As in the Moskowitz & Robinson (1988) review, the search was limited to experimental measures of skills performance. Without denying the importance of motivational and subjective behaviors as possible factors interacting with alcohol effects on safety, it was our decision that including these response variables would unduly broaden the scope of the review. No one denies, for example, that alcohol increases aggression; there is adequate literature to demonstrate that. What is less clear is how the increased aggressiveness under alcohol would interact with driving behavior. The study of the effects of alcohol on motivation, emotion, etc., therefore, deserves a separate review. This review is confined to more clearly defined measurable variables that are relevant to driving.
Using various search engines, a wide computer search of the literature reporting the effects of alcohol on driving skills was conducted. Abstracts were obtained for 1733 titles produced by the computer search. Based on the content of these abstracts, 358 articles were identified for retrieval and further review. Seventy-three of selected publications were not available.
The 285 published articles retrieved were evaluated to determine whether they met the following, pre-determined inclusion criteria:
The evaluation determined that 112 studies met the review's inclusion criteria. These 112 articles were reviewed and indexed by driving behavior and BAC, and the pertinent data from each article were entered into a computer data base. Table 1 provides a short description of the behavioral tasks included in the 112 studies by the 13 behavioral domain areas which categorized those studies. It lists the number of articles in each behavioral domain and the number of BAC levels tested across those studies within the domain.
BEHAVIORAL AREAS AND TASKS, BY ARTICLES AND BAC LEVELS
|Domain||Tasks||Number of Articles||Number of BAC Levels|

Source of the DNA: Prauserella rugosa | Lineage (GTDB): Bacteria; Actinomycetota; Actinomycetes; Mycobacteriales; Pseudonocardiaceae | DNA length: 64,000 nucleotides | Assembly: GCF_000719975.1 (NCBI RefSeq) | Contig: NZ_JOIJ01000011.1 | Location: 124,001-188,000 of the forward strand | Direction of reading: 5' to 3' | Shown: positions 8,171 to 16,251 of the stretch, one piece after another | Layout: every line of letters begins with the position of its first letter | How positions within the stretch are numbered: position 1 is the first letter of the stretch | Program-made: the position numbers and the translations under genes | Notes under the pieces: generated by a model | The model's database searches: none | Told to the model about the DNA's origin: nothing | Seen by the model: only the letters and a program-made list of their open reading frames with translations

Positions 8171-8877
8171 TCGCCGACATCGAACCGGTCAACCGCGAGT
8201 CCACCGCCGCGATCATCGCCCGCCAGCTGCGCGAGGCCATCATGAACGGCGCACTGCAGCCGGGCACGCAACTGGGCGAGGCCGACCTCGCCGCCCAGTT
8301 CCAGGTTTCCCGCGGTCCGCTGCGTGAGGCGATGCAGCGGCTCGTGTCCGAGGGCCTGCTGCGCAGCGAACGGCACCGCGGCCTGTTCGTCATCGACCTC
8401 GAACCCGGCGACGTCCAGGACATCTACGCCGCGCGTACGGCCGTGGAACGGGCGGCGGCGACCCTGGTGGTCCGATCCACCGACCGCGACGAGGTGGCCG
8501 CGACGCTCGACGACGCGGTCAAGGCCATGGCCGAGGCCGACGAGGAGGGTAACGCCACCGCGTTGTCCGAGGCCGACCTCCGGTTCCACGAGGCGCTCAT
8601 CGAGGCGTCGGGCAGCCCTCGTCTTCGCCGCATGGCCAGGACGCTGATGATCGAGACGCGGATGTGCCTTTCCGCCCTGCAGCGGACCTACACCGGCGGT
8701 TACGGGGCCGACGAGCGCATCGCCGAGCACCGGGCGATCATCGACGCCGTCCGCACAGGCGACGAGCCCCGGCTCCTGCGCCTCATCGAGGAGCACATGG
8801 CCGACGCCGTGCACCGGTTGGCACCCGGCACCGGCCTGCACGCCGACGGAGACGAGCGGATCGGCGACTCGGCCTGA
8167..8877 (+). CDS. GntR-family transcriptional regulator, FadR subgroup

|Aftereffects||Testing measured residual alcohol effects on a drinker's performance following a drinking session and the drinker's return to zero BAC. Various tasks from all other domains were used.||12||25|
|Cognitive Tasks||Digit-symbol substitution, mathematical and verbal reasoning, memory, pattern recognition, visual backward masking, card sorting.||31||145|
|Critical Flicker Fusion||Determination of the lowest frequency at which a flickering on-off light appears to be constant.||7||18|
|Divided Attention||Simultaneous performance of two or more tasks such as tracking, visual search, number monitoring, and detection of auditory stimuli.||18||52|
|Driving Skills||Actual driving, simulated driving, simulated flight, motorcycle simulator.||25||50|
|Perception||Detection of visual and/or auditory stimuli, time estimation, traffic hazard perception, anticipation time.||12||35|
|Psychomotor tasks||Finger tapping, body balance, hand steadiness, drill press operation, assembly of electronic parts.||18||57|
|Reaction time - Choice||Choice reaction time, choice reaction time with auditory distraction.||15||37|
|Reaction time - Simple||Single known stimulus with a single response.||5||20|
|Tracking||Pursuit tracking, compensatory tracking, critical tracking.||11||23|
|Visual Functions||Contrast sensitivity, depth perception, smooth pursuit, saccadic peak velocity, saccadic latency, saccadic inaccuracy, nystagmus, etc.||19||63|
|Drowsiness||Multiple sleep latency test, repeated test of sustained wakefulness.||6||13|
|Note: Many articles covered more than one behavioral area|
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